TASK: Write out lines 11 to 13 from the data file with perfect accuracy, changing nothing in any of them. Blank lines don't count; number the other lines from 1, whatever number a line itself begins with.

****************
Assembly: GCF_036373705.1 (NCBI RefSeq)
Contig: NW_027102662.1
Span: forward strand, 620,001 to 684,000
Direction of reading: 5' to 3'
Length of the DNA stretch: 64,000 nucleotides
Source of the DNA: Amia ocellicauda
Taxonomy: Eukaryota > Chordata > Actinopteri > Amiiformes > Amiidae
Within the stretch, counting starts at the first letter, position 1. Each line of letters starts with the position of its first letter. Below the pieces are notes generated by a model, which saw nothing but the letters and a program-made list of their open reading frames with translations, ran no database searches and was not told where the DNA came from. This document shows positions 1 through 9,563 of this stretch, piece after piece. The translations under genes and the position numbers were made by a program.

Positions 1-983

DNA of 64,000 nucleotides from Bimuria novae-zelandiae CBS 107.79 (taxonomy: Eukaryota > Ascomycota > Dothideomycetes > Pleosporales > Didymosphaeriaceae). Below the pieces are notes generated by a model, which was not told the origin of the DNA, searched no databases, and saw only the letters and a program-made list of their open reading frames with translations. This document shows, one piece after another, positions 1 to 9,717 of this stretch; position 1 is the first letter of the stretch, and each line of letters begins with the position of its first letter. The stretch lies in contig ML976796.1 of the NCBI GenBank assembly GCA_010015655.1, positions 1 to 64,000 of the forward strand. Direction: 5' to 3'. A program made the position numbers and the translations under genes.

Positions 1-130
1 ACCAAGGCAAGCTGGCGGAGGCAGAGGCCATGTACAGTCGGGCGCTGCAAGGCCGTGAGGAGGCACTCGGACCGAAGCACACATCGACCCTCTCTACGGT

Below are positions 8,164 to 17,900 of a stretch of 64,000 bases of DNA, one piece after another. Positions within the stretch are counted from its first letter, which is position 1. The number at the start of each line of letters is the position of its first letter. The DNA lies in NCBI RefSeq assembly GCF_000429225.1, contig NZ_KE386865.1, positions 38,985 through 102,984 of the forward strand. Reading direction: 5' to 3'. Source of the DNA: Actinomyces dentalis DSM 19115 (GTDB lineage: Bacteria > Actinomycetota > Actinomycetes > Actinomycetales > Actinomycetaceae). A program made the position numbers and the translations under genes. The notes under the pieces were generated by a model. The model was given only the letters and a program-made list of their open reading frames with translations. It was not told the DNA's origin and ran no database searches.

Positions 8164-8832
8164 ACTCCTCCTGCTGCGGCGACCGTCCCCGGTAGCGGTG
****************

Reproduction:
Positions 1-130
1 ACCAAGGCAAGCTGGCGGAGGCAGAGGCCATGTACAGTCGGGCGCTGCAAGGCCGTGAGGAGGCACTCGGACCGAAGCACACATCGACCCTCTCTACGGT

Below are positions 8,164 to 17,900 of a stretch of 64,000 bases of DNA, one piece after another. Positions within the stretch are counted from its first letter, which is position 1. The number at the start of each line of letters is the position of its first letter. The DNA lies in NCBI RefSeq assembly GCF_000429225.1, contig NZ_KE386865.1, positions 38,985 through 102,984 of the forward strand. Reading direction: 5' to 3'. Source of the DNA: Actinomyces dentalis DSM 19115 (GTDB lineage: Bacteria > Actinomycetota > Actinomycetes > Actinomycetales > Actinomycetaceae). A program made the position numbers and the translations under genes. The notes under the pieces were generated by a model. The model was given only the letters and a program-made list of their open reading frames with translations. It was not told the DNA's origin and ran no database searches.